Month: October 2015

Jumping A Graveyard

   After reporting on the Territorial Legislature in Carson City, for the Enterprise, Clemens returned to Virginia City. He again took up his duties as local editor for that paper. The following events occurred during the last days of the legislature and only were now being reported, in the Territorial Enterprise, of Thursday, Christmas Day, December 25, 1862.
Jumping A Graveyard — On Saturday persons in this city took possession of the Catholic cemetery, located in the southeast part of this town, and commenced the work of fencing it in and building thereon a house. When this became known throughout the city, there came near a bloody row over the notice. Many armed themselves and were for proceeding indecently to the burying ground, to drive the jumpers away by force of arms, but better council prevailed and they were induced to await the actions of the authorities in the affair. A meeting was held on Sunday evening last at the Catholics church, and resolutions adopted winch strongly censured those attempted to decorate consecrated ground. However, as the difficulty in regard to the ownership of the ground is likely to be settled without a resort to arms, the aforesaid resolutions are suppressed.

San Francisco Bulletin, December 29, 1862.

“Josh’s Letters” to the Territorial Entrtprise, July 1862, Part 2.

This item is no doubt by Sam Clemens,  the letter is the only source found that mentions Sol Carter, who was in  the Blind Lead Episode in Roughing It, Clemens owned feet in an extension of  the Pride of Utah, the Annapolitan claim.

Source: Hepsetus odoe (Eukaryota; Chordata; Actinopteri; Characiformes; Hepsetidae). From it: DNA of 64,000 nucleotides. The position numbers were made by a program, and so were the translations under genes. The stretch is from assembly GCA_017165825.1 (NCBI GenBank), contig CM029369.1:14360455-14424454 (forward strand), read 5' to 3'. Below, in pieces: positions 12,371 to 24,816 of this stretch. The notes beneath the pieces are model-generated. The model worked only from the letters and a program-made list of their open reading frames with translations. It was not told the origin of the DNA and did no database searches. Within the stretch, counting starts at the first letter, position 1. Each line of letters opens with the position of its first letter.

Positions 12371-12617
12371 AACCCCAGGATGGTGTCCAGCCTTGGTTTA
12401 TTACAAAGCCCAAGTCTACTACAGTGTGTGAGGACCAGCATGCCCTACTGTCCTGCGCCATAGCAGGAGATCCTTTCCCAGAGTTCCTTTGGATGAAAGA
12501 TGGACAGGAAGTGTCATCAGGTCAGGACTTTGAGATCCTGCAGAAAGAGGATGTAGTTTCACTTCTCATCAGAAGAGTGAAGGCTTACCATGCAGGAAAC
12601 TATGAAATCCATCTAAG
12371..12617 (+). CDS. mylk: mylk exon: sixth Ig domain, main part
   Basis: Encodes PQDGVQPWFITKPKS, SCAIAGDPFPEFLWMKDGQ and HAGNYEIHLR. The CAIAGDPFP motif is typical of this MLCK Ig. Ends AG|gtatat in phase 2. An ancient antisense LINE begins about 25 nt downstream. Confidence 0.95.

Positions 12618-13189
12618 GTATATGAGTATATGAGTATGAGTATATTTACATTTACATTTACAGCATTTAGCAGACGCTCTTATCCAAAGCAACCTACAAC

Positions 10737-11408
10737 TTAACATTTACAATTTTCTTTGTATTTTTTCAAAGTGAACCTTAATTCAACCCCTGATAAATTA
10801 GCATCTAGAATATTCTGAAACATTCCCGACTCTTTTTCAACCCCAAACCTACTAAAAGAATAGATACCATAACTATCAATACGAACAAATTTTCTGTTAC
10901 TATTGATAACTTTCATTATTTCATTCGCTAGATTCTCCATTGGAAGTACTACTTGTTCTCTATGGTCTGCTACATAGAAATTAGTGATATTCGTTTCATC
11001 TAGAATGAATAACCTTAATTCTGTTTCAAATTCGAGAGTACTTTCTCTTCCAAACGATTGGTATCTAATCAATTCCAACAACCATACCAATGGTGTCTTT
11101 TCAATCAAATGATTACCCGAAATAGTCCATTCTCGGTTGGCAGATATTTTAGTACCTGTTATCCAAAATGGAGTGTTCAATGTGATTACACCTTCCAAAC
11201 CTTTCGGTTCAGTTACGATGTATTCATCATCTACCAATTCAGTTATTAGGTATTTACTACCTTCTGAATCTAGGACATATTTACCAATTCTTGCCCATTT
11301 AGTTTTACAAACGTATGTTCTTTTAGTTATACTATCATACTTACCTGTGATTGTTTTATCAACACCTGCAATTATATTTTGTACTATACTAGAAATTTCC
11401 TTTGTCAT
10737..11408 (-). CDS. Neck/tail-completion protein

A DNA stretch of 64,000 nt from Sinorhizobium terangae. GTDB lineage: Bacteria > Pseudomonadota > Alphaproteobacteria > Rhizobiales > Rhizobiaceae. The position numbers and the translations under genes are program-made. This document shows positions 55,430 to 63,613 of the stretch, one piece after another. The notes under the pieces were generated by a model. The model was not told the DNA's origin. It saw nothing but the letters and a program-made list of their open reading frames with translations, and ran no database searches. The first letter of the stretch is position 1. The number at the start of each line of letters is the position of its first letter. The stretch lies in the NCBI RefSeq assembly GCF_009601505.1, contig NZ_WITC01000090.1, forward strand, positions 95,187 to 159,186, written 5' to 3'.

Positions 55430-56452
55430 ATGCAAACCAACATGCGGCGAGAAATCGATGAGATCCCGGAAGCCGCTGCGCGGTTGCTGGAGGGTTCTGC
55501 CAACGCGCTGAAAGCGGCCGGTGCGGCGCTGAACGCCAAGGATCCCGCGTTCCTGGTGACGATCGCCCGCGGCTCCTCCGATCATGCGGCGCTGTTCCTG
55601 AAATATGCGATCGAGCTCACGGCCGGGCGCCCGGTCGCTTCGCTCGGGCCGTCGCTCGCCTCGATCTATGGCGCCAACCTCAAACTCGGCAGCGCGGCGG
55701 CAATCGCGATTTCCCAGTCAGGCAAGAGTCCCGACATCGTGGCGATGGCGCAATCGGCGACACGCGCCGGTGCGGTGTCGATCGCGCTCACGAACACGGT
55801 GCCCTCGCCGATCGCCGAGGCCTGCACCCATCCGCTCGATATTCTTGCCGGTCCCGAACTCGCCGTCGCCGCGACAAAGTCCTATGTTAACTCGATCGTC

We extract the following intelligence from the Territorial Enterprise of July 20th. A correspondent, writing from Esmeralda, July 13tb, says :

    The new rich lode popularly known as Johnson’s Ledge, is a cross ledge running through the Pride of Utah and the Wide West, and is the one from which these two companies have been taking their wonderful rock. Johnson is sinking a shaft on it. During the week the Wide West Company have sprung an injunction upon the Pride of Utah, and stopped that company from working—which was the severest blow the prosperity of the district has yet received—for, otherwise, by this time, fifty men and a dozen teams would be constantly at work for the Pride of Utah. But on the 8th, the Pride of Utah boys returned the injunction compliment upon the Wide West in a rather novel manner. The excavations of the two companies have run together and early on the morning of the 8th, some disinterested members of the Pride of Utah Company built a fire of such aromatic fuel as old boots, Vans, etc., in the bottom of their shaft, and closed up the top, thus converting the Wide West shaft into a chimney. As there was scarcely room enough for the smoke, of course there was no room at all for workmen—and labor was suspended in both ledges, for that day at least. This injunction business has, as one might have guessed, led to a lawsuit. It will be commenced tomorrow; and I observe that McConnell has come down to take a hand in it. After the Wide West had served the injunction, they proceeded, of course, to seize upon all Pride of Utah bullion, amalgam and quartz lying at that time in the mills, Pine, the officer who attached that portion of the property which was at Clayton’s mill, informed me that be took charge of one hundred and twenty one pounds of good solid bullion (more than half gold), the yield of twenty nine tons of Pride of Utah rock.
Sol. Carter purchased sixteen hundred pounds of decomposed Pride of Utah rock from the company, in the beginning of the week, for which he paid one dollar a pound in cash, and shipped said rock to San Francisco by his pack train. The Wide West Company sent a constable after the train, but I have not heard that his errand was successful. I was informed that a pound and a half of this rock was prospected and yielded about an ounce of gold.